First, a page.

Apple designs its hardware and software to be safe and secure. It’s one of the benefits of using the company’s products. But, like just about anything else, sometimes a good thing can be too good at what it does.
I’ve been happy in Apple’s ecosystem for years now. I haven’t really had any issues. Sure, there have been some moments where I’ve run into issues. It’s only really popped up when setting up a new iPhone (when iCloud can’t be reached, for instance), or when I’ve had some issues setting up app-unique passwords. But, for the most part, it’s been all rainbows and butterflies.
And then Monday happened. Because of course it happened on a Monday.
I’ll just start with the acknowledgement that I screwed up. But that’s probably why this is annoying me so much — or more so than it might given any other circumstance. But, here’s what happened: on Monday morning, I decided it was about time for me to change my Apple ID password. So I did. The process itself was easy and convenient, and the password changed successfully. I used one of Apple’s randomly generated options, didn’t pay any attention to the new password because I knew Keychain would save it for me, and then I clicked the button to sign out of all my devices after the password changed successfully.
Except, those things didn’t line up the way I thought they would. Yes, my password changed, and yes, I signed out of all my devices, but it didn’t matter if Keychain saved the password (which it might or might not have, I have no idea) — because I was logged out of iCloud immediately. Even before I had a chance to use Keychain to input the password, I lost the ability to use Keychain because I was logged out of iCloud.
Okay. So I just changed my password to something I have no idea what it is. That’s great on paper, but it doesn’t really help me much in the moment. I move on to the next stage of the process, letting Apple know I forgot my password and going through the process to recover it. And here’s where things fall off the rails.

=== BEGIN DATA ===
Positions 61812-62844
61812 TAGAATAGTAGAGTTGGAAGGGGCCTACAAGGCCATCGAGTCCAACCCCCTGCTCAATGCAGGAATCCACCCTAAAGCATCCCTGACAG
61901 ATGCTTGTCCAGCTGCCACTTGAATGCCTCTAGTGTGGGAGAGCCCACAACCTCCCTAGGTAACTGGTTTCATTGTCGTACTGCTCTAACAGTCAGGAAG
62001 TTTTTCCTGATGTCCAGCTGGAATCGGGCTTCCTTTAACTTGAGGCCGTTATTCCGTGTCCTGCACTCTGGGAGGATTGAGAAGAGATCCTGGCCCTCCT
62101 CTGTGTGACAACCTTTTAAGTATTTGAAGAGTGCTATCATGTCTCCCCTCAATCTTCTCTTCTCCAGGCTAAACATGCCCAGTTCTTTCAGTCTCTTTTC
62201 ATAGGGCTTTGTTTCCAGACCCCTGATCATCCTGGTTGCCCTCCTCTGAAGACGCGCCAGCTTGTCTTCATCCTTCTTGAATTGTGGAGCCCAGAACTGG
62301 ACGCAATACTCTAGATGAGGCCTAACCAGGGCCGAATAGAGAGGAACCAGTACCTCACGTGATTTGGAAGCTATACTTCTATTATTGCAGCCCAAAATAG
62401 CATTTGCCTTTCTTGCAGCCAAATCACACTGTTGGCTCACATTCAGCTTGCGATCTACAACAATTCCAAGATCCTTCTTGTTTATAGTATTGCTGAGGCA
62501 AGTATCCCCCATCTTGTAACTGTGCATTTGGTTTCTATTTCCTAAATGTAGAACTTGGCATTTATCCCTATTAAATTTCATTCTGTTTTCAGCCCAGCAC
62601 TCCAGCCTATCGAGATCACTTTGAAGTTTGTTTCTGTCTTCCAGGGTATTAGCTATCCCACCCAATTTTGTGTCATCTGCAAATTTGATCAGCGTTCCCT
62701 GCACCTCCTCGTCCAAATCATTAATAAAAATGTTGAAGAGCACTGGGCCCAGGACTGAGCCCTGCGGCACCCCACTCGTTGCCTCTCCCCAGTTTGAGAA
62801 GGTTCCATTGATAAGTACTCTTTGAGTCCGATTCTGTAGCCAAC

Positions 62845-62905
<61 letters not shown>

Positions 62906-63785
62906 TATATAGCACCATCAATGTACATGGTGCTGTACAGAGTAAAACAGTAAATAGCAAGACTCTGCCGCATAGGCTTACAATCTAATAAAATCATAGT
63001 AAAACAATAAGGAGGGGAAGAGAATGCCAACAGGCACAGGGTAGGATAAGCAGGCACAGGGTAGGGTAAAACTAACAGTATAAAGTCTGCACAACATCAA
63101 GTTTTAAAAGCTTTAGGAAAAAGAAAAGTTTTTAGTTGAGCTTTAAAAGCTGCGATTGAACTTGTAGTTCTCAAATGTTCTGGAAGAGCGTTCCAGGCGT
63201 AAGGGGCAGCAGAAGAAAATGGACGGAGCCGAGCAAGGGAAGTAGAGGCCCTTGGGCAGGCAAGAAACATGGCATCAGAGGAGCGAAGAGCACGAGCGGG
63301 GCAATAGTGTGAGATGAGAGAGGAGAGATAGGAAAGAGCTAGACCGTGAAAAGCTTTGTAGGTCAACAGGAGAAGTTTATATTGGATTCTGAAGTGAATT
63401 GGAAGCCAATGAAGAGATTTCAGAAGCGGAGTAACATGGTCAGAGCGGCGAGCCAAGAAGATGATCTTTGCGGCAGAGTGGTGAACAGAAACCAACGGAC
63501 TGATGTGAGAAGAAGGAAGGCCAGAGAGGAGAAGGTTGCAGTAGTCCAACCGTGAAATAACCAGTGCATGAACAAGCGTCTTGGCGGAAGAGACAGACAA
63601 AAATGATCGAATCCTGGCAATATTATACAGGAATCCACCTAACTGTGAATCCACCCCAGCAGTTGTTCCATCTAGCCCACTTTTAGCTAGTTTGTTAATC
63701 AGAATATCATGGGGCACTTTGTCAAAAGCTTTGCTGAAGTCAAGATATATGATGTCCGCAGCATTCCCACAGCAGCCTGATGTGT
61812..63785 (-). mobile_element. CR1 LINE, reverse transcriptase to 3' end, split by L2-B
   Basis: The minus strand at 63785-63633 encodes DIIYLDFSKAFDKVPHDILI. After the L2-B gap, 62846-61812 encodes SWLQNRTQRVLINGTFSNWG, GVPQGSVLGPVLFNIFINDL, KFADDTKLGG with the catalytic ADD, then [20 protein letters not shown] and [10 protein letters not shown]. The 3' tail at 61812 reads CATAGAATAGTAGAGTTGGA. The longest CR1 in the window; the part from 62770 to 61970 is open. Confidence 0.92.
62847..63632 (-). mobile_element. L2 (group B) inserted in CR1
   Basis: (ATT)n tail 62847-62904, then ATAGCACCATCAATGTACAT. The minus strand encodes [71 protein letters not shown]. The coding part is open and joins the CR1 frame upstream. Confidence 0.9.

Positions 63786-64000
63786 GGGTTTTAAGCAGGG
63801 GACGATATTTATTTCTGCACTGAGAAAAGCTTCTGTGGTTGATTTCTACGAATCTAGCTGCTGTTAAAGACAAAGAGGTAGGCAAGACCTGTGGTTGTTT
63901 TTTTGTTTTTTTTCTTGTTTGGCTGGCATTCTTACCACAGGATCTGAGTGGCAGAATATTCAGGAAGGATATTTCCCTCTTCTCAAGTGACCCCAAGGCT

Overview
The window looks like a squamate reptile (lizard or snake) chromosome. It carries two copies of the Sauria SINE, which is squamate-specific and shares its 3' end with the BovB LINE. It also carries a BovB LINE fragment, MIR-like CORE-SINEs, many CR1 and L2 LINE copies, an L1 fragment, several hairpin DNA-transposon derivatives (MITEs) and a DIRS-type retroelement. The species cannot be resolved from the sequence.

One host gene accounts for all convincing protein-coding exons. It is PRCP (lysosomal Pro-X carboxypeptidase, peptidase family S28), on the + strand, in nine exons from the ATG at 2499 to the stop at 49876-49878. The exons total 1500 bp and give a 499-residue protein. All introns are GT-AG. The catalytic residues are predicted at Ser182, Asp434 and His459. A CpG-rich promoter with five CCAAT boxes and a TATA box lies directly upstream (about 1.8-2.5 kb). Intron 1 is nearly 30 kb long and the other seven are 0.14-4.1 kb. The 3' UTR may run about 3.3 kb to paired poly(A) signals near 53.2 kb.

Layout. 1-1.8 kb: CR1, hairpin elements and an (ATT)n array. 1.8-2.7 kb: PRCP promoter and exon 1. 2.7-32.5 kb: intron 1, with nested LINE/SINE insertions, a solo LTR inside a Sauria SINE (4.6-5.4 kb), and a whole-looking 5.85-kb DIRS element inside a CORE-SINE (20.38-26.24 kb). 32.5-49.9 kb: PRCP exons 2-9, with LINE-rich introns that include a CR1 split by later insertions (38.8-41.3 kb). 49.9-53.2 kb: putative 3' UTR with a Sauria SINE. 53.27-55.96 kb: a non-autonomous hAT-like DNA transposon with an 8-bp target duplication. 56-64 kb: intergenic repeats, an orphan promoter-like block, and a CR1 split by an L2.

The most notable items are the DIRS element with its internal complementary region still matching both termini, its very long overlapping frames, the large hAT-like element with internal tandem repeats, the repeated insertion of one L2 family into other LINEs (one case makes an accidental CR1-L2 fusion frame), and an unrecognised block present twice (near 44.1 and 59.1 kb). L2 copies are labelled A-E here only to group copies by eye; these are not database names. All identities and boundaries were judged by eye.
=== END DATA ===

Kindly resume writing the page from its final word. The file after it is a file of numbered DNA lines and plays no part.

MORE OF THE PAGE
Apple asks me a couple of questions: what’s my phone number associated with my account and what’s the passcode for one of my other devices? I answer these questions correctly and then Apple tells me that, despite the correct information, it’s not quite enough to warrant the company to help me reset my password right then and there. I’ll have to wait a day to get an email or a text message letting me know when I can finish the account recovery process.
All right, so I’m locked out of iCloud for a day. Not the worst thing possible, I guess. Not great! But it’s not the worst.
Right on time, Apple sends me an email this morning, but it’s not an email telling me that I can now recover my account. No, instead it tells me that my phone number is attached to my account as it should be, but now I have to wait until Thursday, January 21, at 8:00 AM before I’ll be able to receive either a text message or phone call letting me know what happens next.
And that’s all I can do. This process is an automated system and there’s nothing Apple Support can do. I just have to wait. Which means I’m logged out of iCloud on all of my devices, so I can’t play a game on my phone that uses GameCenter. I can’t even watch the shows I was watching via Apple TV Channels now. Worse, I can’t use iMessage and I can’t use my iPad to respond to text messages. I can’t download new apps. I can’t update the apps that are on my phone already.
But worse, I can’t use Apple Music. I use this service every single day and it’s just… not possible right now. And that won’t change for a couple more days at least.
This all started because I was going through the process a little too quickly and didn’t think about what signing out would mean in the moment. It’s absolutely my doing and I get that. But the fact that Apple essentially takes a hands-off approach when it comes to the finer details, like account recovery, and just lets an automated system take over feels a little wonky to me.
Worse, the amount of time Apple is making me wait is egregious. By the time this finishes, and that’s saying that I can actually recover my account on January 21, I’ll have been locked out of iCloud and everything that entails for four days. That’s insane. It feels egregious and unnecessary.
One more thing. The fact that the questions Apple asked me and the passcode I needed to enter aren’t enough is strange. Why even go through the motions? I imagine it’s meant to authenticate my account to some extent, which is great. But if it’s not actually going to help me in the recovery process, again, what’s the point? And this is the first time I’ve had any issue(s) with my Apple ID. This feels like the response I should get if I’ve had multiple problems.
I still respect Apple’s attention to detail on this matter, generally speaking. And I still prefer Apple’s methodology to user privacy and security. But I’ve definitely run afoul of the company’s best intentions and it’s not great.
Have you every had any issues with Apple’s security policies? If so, what happened and how’d you get it resolved?